An offer he couldn’t refuse

When the mobster wanted the money owed to him, the gabbai tzedakah could think of only one thing to do

By: Shaul Behr

On one of my business trips to Delhi, India, a few years ago, I was required to stay over for shabbos, where I was most grateful to be able to take advantage of the hospitality of the local Chabad. There were around 50 guests at shabbos supper, almost exclusively Israeli post-army backpackers. By my reckoning there were maybe two or three other people over the age of 25. One of those was AY, a thoughtful, softly-spoken fellow of about 50. I asked him if he was also there on business, and he said no, he was just there to clear his head and have some time off.

Later that evening AY was invited to give a d’var Torah. This is the story he told (in Hebrew), to which I hope I have done justice in English here, both factual and literary:

I live in the Golan Heights. Among other things I do, I serve the community as a gabbai tzedaka (one who collects and distributes funds for the needy). We have a system in the Golan, where most of the time each community looks after its own, but sometimes there’s a case of extreme need, when all the communities will band together in order to help someone.

A few weeks ago, I got called into one such emergency meeting of all the Golan community gabbaei tzedaka. There was a fellow – we’ll call him Reuven – who had gotten into some hard times. Having exhausted his credit line at the bank, he went and borrowed on the black market, from a loan shark by the name of Mordechai G. Borrowing on the black market is a pretty bad situation to be in because not only do they charge horrifying interest rates, tens of times higher than the banks, but if you don’t pay them back, let’s just say that they don’t bother seeking court judgments against you. Anyway, Reuven had borrowed a large amount of money for a business deal that went sour. When he could not pay back what he owed, he started finding his car tires slashed and his house windows broken, but he refused to beg for charity… until one day the loan shark’s goons intercepted his kids on the way home from school and roughed them up. At this point he came for help, by which stage his debt had compounded to 1.5 million shekels.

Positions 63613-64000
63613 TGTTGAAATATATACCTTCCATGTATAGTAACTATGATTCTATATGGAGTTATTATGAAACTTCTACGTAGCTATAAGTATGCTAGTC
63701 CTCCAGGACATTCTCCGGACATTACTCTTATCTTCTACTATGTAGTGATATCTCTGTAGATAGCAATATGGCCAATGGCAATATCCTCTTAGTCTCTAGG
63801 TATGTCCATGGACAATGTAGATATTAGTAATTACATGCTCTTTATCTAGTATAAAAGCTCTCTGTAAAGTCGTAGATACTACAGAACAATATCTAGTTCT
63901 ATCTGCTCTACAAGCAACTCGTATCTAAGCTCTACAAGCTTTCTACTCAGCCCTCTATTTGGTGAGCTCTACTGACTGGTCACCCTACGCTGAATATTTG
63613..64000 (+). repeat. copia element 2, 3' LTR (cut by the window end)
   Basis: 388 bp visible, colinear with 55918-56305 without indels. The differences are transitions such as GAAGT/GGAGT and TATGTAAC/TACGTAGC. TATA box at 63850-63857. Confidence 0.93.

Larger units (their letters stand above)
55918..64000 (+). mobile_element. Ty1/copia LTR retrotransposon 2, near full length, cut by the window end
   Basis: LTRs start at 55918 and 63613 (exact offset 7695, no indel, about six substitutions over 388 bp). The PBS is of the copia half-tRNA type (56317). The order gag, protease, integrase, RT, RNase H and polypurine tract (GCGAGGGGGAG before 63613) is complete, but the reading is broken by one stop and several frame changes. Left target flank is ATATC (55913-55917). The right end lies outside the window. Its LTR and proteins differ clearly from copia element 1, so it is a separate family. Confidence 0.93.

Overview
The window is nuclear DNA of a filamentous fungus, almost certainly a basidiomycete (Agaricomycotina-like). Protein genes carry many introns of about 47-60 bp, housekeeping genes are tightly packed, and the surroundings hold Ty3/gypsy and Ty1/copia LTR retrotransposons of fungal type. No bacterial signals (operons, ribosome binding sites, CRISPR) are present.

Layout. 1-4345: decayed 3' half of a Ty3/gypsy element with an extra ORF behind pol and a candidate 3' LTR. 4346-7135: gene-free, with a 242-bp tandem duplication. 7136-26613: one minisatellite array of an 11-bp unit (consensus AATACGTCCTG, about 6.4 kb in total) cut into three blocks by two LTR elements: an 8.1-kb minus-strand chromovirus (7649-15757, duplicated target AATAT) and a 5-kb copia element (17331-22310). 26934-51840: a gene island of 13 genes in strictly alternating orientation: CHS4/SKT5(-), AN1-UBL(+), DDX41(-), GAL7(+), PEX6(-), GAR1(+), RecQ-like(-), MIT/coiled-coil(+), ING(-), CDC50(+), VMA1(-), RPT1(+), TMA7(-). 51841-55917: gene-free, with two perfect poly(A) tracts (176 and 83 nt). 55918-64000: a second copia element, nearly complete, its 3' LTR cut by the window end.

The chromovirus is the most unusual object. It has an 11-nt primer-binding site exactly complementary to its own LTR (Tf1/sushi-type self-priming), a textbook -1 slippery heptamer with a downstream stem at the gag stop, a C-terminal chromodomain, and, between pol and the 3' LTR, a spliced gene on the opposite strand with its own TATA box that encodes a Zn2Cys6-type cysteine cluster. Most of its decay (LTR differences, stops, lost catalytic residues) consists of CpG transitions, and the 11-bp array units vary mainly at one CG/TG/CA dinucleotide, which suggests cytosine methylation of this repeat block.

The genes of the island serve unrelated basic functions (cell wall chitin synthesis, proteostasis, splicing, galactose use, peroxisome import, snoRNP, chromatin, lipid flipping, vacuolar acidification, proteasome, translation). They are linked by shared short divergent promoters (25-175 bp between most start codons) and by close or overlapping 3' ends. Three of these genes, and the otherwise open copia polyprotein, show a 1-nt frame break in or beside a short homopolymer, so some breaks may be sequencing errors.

Now, that is a pretty staggering amount. We did our best and made an emergency appeal throughout the Golan communities. People really did dig deep. I’m proud to say that within a matter of days we had raised a quarter of a million shekels, which is truly a remarkable achievement. But still, only one sixth of the required amount. We gabbaim met again, and decided that our only hope was to request a meeting with the loan shark, Mordechai G. himself. So it was that one morning we gathered together a respectable delegation of five people, including some senior community Rabbis and myself, and drove down to a hotel in Tverya, where Mordechai G. had agreed to meet us.

When we entered, it was like a scene from a bad gangster movie. Mordechai G., a hefty man with a most intimidating glare, was sitting on a couch behind a coffee table, with two goons standing behind, flanking him with their arms folded. I would have laughed if their presence hadn’t been so utterly terrifying. He motioned for us to sit. After we did so, the senior Rav spoke up:

“Thank you for agreeing to meet with us. As you know, we’re here about the matter of Reuven and the 1.5 million shekels he owes you… we have done our best, and the community has really pulled together for him… we have managed to raise 250 000 shekels to cover his debts. We hope that you can understand the difficulty of repaying such a large amount, and perhaps, out of the goodness of your heart, you might consider easing his terms, or maybe…”

And suddenly, in the middle of the Rav’s sentence, Mordechai G. sprang to his feet, flipped the table upside down and smashed it on the floor.

“I WANT THE MONEY!” he snarled.

We were all frozen. Nobody knew what to do or say. And then, before I knew what I was doing, I spoke up. “OK, I’ll get you your money.”

He looked at me angrily. “What are you talking about? Just a minute ago you told me you didn’t have the money! Now you say you do! Don’t mess me around!”

“Come and talk to me privately,” I said. “If you like what I’ve got to say, then great. And if not, you’re no worse off than you are now.”

He contemplated this suspiciously for a few seconds, then nodded agreement, and started leading me towards an adjoining room. I honestly had absolutely no idea what I was going to say; all I could do in those 15 seconds as we were walking was daven that Hashem would put some idea into my head and the right words in my mouth.

So we got into the next room and closed the door. He turned to scowl at me, his thumbs tucked into his belt. “Nu?”